Otherwise known as the start of recovery and a rising market, the market indicators are easy to read and they point towards growth, which is already happening and more is certain to follow. This generally lasts for three years, and the feelings are of hope and optimism.

Bottom phase

Sitting at 6 o’clock – this is a great time to buy. This time on the property clock is often referred to as an ‘opportunity market’ as it is easy to buy at a discount from panicked sellers.

Key points:
• The corresponding psychology is capitulation.
• When a market has hit rock bottom, it will be sitting still.
• There will be a small volume of sales and lots of great opportunities to achieve discounts from desperate vendors.
• At this point, the market sentiment is one of resignation, which normally lasts about a year.
• This does represent a great time to buy, and for those investors willing to gamble that the bottom really has arrived, it’s possible to achieve amazing results.

Boom phase

Sits at 12 o’clock, which means you should not be buying; this phase is a great time to sell. Obvious signs of a boom are lots of interest from the media and rampant growth for three years in a row. Otherwise known as market peak, this is the ceiling on market growth within any normal cycle. Its length is roughly six months and its corresponding psychology is euphoria.

“Always remember: The A-class buyers buy at the bottom of the market. B-class buyers buy in a rising market and C-class buyers buy at the top of the market. The A-class buyers sell to the C-class buyers, and the C-class buyers take the 12 o’clock to 5 o’clock loss in the market. Therefore, you should buy between 5 o’clock and 9 o’clock on the property clock, as anything outside of this isn’t a wise investment,” advises Saggers.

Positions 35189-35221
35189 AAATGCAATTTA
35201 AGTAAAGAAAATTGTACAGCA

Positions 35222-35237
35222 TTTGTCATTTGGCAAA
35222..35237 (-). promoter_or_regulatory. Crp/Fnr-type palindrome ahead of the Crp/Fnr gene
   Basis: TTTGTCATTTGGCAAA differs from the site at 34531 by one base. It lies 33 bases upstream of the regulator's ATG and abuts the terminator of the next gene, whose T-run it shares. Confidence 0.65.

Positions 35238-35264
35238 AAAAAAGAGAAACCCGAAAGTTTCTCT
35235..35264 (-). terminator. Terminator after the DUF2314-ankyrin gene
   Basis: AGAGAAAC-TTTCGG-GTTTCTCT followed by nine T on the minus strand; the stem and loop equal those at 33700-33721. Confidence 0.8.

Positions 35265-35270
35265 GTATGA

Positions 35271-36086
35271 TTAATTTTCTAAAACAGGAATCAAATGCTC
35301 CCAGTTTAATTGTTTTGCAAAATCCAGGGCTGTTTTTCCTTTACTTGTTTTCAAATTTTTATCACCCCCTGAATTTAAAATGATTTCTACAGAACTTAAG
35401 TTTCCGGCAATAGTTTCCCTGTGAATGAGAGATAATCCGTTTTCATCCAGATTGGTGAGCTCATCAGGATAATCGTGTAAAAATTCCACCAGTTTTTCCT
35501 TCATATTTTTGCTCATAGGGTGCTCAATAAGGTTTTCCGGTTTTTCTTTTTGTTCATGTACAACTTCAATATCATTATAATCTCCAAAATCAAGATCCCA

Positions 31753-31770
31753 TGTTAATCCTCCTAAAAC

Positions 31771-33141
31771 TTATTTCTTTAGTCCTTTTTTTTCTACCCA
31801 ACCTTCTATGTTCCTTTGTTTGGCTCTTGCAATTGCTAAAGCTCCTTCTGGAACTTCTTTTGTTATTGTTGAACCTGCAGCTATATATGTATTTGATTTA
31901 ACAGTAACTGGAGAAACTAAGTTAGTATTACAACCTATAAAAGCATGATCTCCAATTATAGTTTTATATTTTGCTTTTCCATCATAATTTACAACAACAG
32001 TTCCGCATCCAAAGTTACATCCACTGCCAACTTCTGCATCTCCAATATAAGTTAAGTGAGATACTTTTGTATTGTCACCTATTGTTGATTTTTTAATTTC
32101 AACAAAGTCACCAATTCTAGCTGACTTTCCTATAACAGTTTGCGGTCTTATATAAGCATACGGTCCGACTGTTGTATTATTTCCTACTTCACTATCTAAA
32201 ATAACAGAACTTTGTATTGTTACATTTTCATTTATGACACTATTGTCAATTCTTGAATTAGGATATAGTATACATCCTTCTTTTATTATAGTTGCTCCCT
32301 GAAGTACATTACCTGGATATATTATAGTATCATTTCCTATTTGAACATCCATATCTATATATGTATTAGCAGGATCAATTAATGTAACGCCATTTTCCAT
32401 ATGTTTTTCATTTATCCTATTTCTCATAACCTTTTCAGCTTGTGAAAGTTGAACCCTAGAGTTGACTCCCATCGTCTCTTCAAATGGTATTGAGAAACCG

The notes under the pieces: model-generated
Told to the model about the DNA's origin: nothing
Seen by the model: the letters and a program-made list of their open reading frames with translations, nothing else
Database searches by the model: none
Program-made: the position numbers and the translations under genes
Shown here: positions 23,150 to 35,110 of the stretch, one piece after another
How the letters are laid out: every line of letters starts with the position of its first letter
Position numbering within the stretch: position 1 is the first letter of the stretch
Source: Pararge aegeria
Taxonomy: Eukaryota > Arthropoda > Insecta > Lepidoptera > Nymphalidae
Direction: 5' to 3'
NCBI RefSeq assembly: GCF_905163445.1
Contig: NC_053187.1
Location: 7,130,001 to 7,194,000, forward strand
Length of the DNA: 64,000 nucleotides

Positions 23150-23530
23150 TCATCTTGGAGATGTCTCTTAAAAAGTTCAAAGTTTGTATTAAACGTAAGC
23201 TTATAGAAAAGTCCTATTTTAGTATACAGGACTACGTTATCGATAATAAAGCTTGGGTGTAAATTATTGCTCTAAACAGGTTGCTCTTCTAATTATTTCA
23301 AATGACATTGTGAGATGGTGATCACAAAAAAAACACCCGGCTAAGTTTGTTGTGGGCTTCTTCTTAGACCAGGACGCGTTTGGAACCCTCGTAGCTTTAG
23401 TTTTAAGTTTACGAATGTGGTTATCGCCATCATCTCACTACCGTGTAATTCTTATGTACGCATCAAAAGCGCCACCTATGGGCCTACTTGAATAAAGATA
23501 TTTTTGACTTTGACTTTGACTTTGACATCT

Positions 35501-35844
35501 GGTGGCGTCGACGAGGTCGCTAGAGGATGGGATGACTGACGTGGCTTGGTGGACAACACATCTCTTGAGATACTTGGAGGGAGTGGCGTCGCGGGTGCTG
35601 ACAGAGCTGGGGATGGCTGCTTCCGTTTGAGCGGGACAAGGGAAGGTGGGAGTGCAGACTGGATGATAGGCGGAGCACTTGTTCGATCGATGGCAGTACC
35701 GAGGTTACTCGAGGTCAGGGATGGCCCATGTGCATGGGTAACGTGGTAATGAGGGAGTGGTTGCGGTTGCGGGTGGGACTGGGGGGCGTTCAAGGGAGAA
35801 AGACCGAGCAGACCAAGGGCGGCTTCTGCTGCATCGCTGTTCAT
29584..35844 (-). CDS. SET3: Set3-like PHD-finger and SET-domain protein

Slide phase
Sitting at 2 o’clock, which follows a market high and is when the market begins to cool.

Key points:
• Values start to fall by around 5–10%.
• Duration lasts a year.
• People are in denial about the market’s viability.
• Leave the market at this time, even though people are still sticking it out.

Trough phase
Sitting at 4 o’clock and is easily recognised as a falling market.

Key points:
• Desperation grips the marketplace, with values floating above the CPI(Consumer Price Index) at a 3–4% growth rate.
• It can take up to five years to work through this cycle, but if you’ve been watching the markets you won’t have to worry about this stage.
• At this stage, people can assume the market has ‘bottomed out’ and will buy at this time although the market has further to fall.
• Otherwise known as a general slowdown, approaching the bottom, the market psychology is fear and desperation.

Melbourne, Victoria

Melbourne: Boom phase

Market characteristics

• Median dwelling price of $755,500 (CoreLogic RP Data).
• Values rose 10.5% on this time last year (as at August 2015).
• A very steady market, Melbourne has enjoyed strong growth in the inner city.
• Growth is starting to spread to some of the outer suburbs.
• Job growth for tradespeople and manufacturing industries has fuelled growth in the budget markets.